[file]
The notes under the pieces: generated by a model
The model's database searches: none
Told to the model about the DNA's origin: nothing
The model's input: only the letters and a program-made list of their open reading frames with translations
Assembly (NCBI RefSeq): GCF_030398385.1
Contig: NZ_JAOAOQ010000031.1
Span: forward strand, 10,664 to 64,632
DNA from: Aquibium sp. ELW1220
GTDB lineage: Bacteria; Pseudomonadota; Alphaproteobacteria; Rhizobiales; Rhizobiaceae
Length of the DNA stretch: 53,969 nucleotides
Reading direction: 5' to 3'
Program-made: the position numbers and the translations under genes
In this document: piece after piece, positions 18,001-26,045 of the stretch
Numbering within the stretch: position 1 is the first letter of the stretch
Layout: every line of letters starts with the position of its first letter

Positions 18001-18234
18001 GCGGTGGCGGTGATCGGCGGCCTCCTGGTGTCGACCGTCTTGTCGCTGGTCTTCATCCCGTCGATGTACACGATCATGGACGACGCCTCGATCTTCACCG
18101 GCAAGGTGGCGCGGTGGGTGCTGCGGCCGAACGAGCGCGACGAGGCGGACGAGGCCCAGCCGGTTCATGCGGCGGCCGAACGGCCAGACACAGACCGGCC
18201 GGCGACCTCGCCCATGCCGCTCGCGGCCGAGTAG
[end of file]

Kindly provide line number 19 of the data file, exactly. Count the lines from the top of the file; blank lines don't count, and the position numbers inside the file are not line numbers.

18201 GGCGACCTCGCCCATGCCGCTCGCGGCCGAGTAG